Manufacturers have pretty much solved that problem by making them a little more UV resistant. In addition, many RV’ers now carry vinyl covers for their tires when they’re parked of a length of time. These days tire manufacturers often put a ‘lifetime’ rating on their web sites for their RV tires. I can’t recall any that are only rated at 7 years.

    In any case, trailer tires are in a different category. For one, you won’t be riding back inside the trailer, so there’s no need for the tire to have a softer ride. And two, trailers are often towed somewhere and parked for years at a time so the tires are designed to withstand that as best they can.

    If a RV is driven, or towed, regularly, this prevents early tire degradation. You are one of those people who shouldn’t have to worry about the tires age but mostly should be concerned about wear.

    I wanted you & your readers to know that reaching an arbitrary date in a tire’s life, especially with trailer tires, doesn’t mean the tires must be changed. Perhaps it’ll save them some time and money.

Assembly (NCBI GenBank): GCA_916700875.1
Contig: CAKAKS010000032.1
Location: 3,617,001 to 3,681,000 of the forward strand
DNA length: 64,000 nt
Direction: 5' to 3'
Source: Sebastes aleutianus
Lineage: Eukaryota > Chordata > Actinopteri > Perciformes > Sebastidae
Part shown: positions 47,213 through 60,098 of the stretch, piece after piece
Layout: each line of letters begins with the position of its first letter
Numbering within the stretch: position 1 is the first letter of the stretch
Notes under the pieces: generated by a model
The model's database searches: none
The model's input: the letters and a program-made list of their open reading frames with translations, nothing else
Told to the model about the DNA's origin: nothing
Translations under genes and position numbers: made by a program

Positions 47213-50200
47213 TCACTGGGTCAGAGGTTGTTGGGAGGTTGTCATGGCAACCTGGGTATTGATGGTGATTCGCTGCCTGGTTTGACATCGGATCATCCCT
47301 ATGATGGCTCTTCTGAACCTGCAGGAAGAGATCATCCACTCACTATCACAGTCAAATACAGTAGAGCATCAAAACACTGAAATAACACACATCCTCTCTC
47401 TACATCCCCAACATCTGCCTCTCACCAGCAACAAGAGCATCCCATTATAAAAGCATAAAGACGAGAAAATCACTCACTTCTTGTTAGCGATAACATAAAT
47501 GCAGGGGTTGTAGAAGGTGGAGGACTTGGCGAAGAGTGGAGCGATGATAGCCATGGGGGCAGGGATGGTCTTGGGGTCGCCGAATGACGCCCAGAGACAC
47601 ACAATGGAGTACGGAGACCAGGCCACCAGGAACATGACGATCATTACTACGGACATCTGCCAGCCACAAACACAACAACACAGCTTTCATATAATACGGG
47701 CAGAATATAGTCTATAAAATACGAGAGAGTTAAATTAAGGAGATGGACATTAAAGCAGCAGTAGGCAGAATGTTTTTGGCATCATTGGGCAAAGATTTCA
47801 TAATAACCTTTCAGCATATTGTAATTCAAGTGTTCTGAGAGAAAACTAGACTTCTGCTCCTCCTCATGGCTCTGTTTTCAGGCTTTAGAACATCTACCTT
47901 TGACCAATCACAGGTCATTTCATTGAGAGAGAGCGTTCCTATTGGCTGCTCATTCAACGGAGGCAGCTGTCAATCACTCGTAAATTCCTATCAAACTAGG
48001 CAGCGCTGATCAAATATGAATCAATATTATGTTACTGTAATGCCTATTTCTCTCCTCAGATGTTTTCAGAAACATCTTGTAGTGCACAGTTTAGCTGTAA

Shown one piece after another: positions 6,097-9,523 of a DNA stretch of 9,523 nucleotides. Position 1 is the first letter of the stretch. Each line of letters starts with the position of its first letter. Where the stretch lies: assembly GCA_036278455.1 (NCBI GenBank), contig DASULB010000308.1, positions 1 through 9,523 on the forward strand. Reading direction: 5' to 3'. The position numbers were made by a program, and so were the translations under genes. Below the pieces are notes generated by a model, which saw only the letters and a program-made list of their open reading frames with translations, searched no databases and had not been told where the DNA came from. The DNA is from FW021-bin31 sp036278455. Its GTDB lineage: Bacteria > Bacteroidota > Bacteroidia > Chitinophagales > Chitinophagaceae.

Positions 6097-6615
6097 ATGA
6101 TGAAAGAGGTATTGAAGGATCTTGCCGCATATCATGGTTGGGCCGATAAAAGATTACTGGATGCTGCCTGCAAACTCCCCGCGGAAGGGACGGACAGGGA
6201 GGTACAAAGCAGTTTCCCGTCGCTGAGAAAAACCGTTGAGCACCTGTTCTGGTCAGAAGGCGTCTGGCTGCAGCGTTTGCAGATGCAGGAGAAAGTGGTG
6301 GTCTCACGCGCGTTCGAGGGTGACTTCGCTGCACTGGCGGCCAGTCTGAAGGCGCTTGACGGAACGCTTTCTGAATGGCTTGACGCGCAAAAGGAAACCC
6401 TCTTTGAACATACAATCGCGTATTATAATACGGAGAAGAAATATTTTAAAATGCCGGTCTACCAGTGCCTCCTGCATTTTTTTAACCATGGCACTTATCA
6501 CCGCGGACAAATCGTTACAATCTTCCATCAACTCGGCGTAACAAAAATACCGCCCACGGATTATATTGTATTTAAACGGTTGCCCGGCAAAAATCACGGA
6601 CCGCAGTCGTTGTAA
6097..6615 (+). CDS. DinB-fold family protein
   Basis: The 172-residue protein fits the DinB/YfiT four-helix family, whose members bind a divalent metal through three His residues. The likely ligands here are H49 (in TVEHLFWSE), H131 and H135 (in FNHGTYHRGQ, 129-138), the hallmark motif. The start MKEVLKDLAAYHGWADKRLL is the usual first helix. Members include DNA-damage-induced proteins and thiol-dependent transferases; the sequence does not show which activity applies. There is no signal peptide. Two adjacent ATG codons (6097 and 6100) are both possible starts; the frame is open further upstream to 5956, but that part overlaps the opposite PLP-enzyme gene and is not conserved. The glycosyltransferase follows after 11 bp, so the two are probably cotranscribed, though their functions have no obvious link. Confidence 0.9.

Jim@HiTek recently posted..Visit with the Family…My Profile



    • Becky on September 15, 2015 at 9:29 pm

      Well Jim, I’ve had tire covers for mine since the beginning and have used them religiously when parked for more than a week in a spot and I was still starting to get cracks in my sidewalls (not bad, but noticeable) so I wouldn’t have felt comfortable continuing to drive on them. Maybe it was the brand I had? Maybe it’s because these tires were right at their weight limit and were under more stress? (the ones I have now are a bit bigger with a heavier weight limit) Maybe it’s because they sat unused in a warehouse for three years before they were put on?

      Who knows. All I know is I’ve heard stories from people like Larry above who’ve had blowouts on older tires that looked perfectly normal and I’d rather play it safe than sorry.



      • Jim@HiTek on September 16, 2015 at 10:15 am

        Better safe than sorry is always a good policy.
        Jim@HiTek recently posted..Visit with the Family…My Profile



        • Becky on September 16, 2015 at 5:33 pm

          Yeah. Although if you can get more than 7 years out of your tires, more power to you. 🙂



  4. Larry on September 15, 2015 at 10:54 am

    When I bought my RV I had no idea about the 5 to 7 year age limit.
    I just looked at them and they looked like new tires. Of course on the way home with it one of the rear tires came apart and tore up the black water tank cover.
    I did some research online and discovered the date check for RV tires. The next morning when I went to buy 7 new tires the truck tire shop told me the 6 I had were fine.
    They were all 9 years old and looked new, (well except for the one that was in many pieces) but I knew they were not fine.
    I checked all 7 new tires and refused 2 of them as they were 2 years older than the others.